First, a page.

Random or Discretionary Resource Distribution?
4
5
Censorship
So far we have compared the utility of nodes in the random model versus the
discretionary model, and have found the latter to always provide as good or
higher utility for all nodes in the absence of censorship. We will now examine
how nodes react to censorship.
We model censorship as an external entity’s attempt to impose on a set of
nodes a particular distribution of files rc and bc . The effect of the censor is not
fixed, but depends on the amount of resistance offered by the affected nodes.
Assume that a node that is not receiving attention from the censor can store
up to T resources. A node under censorship can chose to store fewer resources
(T −t) and invest an effort level of t to resist censorship. We define the probability
that a node will successfully fight censorship (and re-establish its previous distribution of resources) as P (t). With probability 1 − P (t) the censor will prevail
and impose the distribution rc , bc .
We first consider the discretionary case, where nodes select the content they
serve. Knowing the nodes’ preferences ri , bi , the censor’s distribution rc , bc , the
total resource bound T and the probability P (t) that it defeats the censor, we
can calculate the optimal amount of resources a node will invest in resisting
censorship. The expected utility of a node under censorship which invests t in
resisting the censor is the probability of success, times the utility in that case,
plus the probability of failure times the utility in that case:
U = P (t)Ui (ri (T − t), bi (T − t)) + (1 − P (t))Ui (rc (T − t), bc (T − t))
(4)
Our utility functions Ui are unimodal and smooth, so assuming that the
functions P (t) are sufficiently well-behaved, there will be an optimal investment
in resistance t in [0, T ] which we can find by setting dU
dt = 0.
We will start with the simplest example, namely where the probability P (t)
of resisting censorship is linear in the defense budget t. Assume that if a node
invests all its resources in defence it will prevail for sure, but will have nothing
left to actually serve any files. At the other extreme, if it spends nothing on
lawyers (or whatever the relevant mode of combat) then the censor will prevail
for sure. Therefore we define P (t) as:
t
(5)
T
By maximising (4) with P (t) being defined as in (5) we find that the optimal
defence budget td will be:
P (t) =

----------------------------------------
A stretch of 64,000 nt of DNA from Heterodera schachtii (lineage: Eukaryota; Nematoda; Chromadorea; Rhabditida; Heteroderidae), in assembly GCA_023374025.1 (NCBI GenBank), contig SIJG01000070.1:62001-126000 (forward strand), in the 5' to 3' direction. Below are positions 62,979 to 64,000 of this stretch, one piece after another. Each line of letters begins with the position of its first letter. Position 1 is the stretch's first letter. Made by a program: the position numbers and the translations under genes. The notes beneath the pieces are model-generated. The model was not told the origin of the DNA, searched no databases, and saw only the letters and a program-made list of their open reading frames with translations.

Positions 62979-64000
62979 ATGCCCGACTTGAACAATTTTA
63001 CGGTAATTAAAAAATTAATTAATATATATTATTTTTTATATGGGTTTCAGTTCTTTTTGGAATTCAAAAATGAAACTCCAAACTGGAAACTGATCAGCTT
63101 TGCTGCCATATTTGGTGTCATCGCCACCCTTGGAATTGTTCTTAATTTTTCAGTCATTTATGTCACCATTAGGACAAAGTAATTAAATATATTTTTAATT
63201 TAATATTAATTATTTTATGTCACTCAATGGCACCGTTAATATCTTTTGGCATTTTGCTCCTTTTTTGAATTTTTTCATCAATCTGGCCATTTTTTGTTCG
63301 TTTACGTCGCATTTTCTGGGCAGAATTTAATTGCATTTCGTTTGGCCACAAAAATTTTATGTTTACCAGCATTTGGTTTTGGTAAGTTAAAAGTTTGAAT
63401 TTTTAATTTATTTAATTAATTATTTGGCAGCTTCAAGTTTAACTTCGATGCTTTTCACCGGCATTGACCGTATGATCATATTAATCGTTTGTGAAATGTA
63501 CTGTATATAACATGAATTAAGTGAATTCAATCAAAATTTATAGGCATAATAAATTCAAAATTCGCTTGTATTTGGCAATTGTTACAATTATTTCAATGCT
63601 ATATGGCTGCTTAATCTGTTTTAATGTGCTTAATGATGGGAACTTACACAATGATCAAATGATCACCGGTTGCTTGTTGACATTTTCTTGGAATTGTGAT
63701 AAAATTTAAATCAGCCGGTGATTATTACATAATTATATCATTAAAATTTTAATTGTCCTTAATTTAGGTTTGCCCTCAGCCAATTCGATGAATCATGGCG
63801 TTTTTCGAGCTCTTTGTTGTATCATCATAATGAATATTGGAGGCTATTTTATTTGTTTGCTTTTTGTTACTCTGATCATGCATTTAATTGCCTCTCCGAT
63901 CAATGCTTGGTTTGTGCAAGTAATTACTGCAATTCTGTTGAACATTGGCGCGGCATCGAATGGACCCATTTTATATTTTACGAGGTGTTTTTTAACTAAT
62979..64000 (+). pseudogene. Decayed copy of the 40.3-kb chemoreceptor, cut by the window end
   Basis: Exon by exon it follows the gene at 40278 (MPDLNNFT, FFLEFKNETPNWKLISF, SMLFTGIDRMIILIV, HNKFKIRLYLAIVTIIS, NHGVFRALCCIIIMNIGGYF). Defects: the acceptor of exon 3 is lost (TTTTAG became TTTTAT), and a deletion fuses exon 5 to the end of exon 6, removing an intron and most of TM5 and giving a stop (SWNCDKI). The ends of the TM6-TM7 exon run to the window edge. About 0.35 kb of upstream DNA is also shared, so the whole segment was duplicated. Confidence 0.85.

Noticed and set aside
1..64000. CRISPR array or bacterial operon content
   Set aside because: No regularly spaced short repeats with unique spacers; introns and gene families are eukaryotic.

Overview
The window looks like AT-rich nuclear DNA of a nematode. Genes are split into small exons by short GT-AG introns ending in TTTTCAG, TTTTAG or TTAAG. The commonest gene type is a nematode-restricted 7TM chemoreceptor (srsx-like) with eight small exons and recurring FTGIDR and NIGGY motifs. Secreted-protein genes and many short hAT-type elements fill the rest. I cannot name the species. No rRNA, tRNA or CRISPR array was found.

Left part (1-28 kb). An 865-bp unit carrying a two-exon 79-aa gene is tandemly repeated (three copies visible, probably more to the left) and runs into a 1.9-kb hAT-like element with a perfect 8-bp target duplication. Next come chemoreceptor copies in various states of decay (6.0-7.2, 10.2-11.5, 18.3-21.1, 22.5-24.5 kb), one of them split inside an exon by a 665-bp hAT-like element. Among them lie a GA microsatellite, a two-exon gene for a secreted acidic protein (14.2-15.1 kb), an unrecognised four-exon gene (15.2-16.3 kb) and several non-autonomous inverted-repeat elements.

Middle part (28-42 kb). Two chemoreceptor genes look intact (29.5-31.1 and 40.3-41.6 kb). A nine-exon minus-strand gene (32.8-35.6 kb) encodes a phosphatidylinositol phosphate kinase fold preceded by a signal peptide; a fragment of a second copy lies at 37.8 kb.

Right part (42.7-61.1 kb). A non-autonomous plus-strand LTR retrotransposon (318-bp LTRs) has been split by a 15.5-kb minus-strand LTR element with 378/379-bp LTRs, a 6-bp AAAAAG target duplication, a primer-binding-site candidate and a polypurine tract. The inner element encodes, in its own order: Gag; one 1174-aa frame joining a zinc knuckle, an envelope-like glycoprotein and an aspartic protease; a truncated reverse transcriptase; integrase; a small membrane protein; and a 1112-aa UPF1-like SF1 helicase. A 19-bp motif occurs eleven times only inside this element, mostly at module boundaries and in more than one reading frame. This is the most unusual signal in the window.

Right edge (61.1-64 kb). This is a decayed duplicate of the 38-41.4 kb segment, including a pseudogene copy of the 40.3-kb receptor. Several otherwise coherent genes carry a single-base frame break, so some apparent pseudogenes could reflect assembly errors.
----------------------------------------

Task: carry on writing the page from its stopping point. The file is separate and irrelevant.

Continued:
td =
T 2Ui (rc , bc ) − Ui (ri , bi )
2 Ui (rc , bc ) − Ui (ri , bi )
(6)
The node will divert td resources from file service to resisting censorship. We
will also assume, for now, that the cost of the attack for the censor is equal to
the node’s defence budget t.
6
George Danezis and Ross Anderson
So much for the case of a discretionary peer-to-peer network like Kazaa or
gnutella where nodes choose the resources they distribute. We now turn to the
case of Eternity or DHTs where resources are scattered randomly around the
network and each node expects to hold a mixture rs , bs of files.
As in the previous example, the utility of a node under censorship will depend
on its defence budget t, and the censor’s choice of rc , bc , but also the system’s
distribution of files rs , bs :
U = P (t)Ui (rs (T − t), bs (T − t)) + (1 − P (t))Ui (rc (T − t), bc (T − t))
(7)
A similar approach is followed as above to derive the optimal defence budget
t for each node:
ts =
T 2Ui (rc , bc ) − Ui (rs , bs )
2 Ui (rc , bc ) − Ui (rs , bs )
(8)
However, not all nodes will be motivated to resist the censor! Some of them
will find that Ui (rs T, bs T ) ≤ Ui (rc T, bc T ) i.e. their utility under censorship increases. This is not an improbable situation: in a network where half the resources
are red and half are blue (rs = 0.5, bs = 0.5) a censor that shifts the balance to
rc = 0 will benefit the blue-loving nodes, and if they are free to set their own
defence budgets then they will select t = 0.
5
Who fights censorship harder?
We have derived the defence budget td of a node in a discretionary network, and
that ts of a node in a random network. These also equal the censor’s costs in
the two types of network. We will now show that the aggregate defence budget,
and thus the cost of consorship, is greater in the discretionary model than in the
random one, except in the case where all the nodes have the same preferences
(in which case equality holds).
The example in figure 2 illustrates the defence budgets of the random model
versus the discretionary model.
Note that for the maximum value of the defence budget t to be positive in
the interval [0, T ] the following condition must be true:
0<
T 2Ui (rc , bc ) − Ui (rs , bs )
2 Ui (rc , bc ) − Ui (rs , bs )
(9)
in other words,
2Ui (rc , bc ) < Ui (rs , bs )
(10)
When this is not true, a node maximises its utility by not fighting at all and
choosing t = 0 (as illustrated in figure 3).
Random or Discretionary Resource Distribution?
Defence budget and utility: Some defence
20
td
ts
15
= 30.7958
= 26.875
max
max
10
T = 100, r = 0.95, r = 0.6, r = 0.1
Utility
5
i
s
c
0
−5
−10
−15
−20
discretionary model
random model
0
20
40
60
80
Defence budget
100
Fig. 2. Example defence budget of the two models.
Defence budget and utility: No defence
90
discretionary model
random model
80
70
Utility
60
50
40
30
20
No fighting: U = 1 < 2 U = 2*0.8 = 1.68
i
c
T = 100, r = 0.8, r = 0.5, r = 0.4
10
0
i
0
20
s
40
c
60
Defence budget
80
Fig. 3. Example of zero defence budget in both models.